Once we can depend on the milder weather with temperatures staying above freezing, it is time to start some very important projects in the garden. This is particularly true for those who have estab-lished fruit trees such as apples, peaches and pears in the garden, or possibly a bed of roses.
What Product Do I Use?
Dormant oil spray and lime sulphur, sold together as a kit should be applied before the leaf buds begin to break or open, but only while the tem-perature will be staying above freezing for 3 – 4 hours, to allow for thorough drying. The dormant oil spray kills over wintering aphids, spider mites, scale, pear psylla and some other insects on fruit trees, roses and some ornamental shrubs. “Scale” insects are those immobile, bump-like in-sects often found on the trunks of fruit trees and some shrubs such a Lilac and Euonymus.
Lime sulphur is particularly effective in controlling some diseases such as black spot on roses, pow-dery mildew, apple scab and peach leaf curl.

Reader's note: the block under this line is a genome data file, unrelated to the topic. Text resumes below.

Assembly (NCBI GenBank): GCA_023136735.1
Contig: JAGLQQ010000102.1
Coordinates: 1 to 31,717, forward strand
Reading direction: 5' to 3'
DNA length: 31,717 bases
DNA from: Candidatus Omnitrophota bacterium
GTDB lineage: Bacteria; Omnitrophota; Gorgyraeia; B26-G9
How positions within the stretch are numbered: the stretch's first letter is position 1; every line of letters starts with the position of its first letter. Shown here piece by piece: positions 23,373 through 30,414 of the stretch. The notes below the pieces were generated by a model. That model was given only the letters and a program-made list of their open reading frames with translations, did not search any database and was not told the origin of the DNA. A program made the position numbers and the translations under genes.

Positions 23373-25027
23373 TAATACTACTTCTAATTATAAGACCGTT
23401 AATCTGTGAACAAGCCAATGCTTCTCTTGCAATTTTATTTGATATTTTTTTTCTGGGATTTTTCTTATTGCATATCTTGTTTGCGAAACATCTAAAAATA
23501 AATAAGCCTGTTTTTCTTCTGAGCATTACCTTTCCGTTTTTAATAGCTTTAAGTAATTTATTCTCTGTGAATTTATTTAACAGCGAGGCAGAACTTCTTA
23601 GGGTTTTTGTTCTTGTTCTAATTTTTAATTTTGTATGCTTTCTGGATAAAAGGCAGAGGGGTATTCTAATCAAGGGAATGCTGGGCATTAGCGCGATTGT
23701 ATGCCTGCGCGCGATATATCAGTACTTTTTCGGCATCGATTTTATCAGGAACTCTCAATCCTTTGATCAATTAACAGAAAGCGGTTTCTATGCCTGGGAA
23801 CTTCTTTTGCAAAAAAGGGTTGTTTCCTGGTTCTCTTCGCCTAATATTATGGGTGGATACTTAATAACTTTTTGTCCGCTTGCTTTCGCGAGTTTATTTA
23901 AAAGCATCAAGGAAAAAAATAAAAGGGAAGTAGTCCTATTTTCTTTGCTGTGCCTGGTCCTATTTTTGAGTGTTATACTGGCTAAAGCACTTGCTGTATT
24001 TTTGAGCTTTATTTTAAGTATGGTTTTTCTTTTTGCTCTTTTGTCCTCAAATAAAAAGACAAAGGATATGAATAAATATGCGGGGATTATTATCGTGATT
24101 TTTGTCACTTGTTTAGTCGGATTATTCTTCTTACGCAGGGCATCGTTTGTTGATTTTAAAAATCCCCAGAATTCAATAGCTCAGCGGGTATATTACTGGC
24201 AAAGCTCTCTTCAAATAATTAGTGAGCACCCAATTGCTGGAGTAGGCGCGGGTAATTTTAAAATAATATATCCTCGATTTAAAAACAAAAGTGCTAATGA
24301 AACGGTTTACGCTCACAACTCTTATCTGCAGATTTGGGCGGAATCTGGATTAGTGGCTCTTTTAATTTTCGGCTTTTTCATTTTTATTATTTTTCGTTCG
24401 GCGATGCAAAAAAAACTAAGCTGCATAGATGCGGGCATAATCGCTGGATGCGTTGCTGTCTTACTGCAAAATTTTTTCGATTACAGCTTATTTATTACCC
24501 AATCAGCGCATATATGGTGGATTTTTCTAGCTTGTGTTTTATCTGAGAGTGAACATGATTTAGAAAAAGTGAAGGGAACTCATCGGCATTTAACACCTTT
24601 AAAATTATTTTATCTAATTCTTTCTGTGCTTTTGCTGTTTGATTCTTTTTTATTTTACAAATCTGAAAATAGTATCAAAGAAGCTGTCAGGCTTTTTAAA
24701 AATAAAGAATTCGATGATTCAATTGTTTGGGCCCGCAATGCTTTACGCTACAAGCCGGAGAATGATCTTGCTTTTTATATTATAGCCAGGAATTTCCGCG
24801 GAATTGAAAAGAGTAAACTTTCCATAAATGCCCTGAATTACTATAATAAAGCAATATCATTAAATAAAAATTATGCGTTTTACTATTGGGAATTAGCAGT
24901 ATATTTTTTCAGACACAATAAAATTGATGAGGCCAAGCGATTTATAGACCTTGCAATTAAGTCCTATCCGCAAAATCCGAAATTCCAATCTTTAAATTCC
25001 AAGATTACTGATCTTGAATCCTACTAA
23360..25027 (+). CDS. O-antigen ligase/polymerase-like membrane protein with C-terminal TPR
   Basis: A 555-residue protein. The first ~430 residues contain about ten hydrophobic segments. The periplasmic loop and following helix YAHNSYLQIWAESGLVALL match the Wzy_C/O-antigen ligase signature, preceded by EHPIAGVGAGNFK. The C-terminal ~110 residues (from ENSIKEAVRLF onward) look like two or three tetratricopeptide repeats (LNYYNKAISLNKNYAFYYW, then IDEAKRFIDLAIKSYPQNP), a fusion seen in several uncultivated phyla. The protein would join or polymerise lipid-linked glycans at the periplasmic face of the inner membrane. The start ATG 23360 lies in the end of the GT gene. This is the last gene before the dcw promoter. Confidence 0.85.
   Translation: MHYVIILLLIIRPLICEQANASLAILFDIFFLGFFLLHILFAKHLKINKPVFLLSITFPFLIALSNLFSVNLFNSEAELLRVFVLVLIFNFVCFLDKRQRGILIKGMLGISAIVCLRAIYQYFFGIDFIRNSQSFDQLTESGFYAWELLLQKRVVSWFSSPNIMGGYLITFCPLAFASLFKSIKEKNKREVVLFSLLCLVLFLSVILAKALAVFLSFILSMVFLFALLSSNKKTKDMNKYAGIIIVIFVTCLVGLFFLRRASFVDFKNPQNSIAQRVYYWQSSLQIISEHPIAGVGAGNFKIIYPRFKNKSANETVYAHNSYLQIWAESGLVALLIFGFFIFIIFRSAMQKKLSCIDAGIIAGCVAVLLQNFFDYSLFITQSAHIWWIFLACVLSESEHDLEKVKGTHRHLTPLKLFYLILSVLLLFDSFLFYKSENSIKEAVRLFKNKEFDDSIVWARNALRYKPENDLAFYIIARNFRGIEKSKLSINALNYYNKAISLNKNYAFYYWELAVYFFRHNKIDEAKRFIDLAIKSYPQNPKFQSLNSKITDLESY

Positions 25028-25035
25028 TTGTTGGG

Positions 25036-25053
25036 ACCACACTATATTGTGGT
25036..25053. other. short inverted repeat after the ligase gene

When to Spray
Depending on the weather, late February to early April is the best time to apply a “dormant spray” to fruit trees, roses and to certain ornamental shrubs that are susceptible to insects and diseases.
Applying the Spray
When applying lime sulphur to roses as a dormant spray, be sure to spray all of the stems and the ground around the plants. This spray will help to destroy the over wintering disease. Lime sulphur and dormant oil can also be mixed together to control certain insects. These are both strong sprays and must be applied while the plants are dormant and before the buds begin to break as they will burn tender young growth. To control black knot of plums and cherries, apply a lime sulphur spray just as the buds break.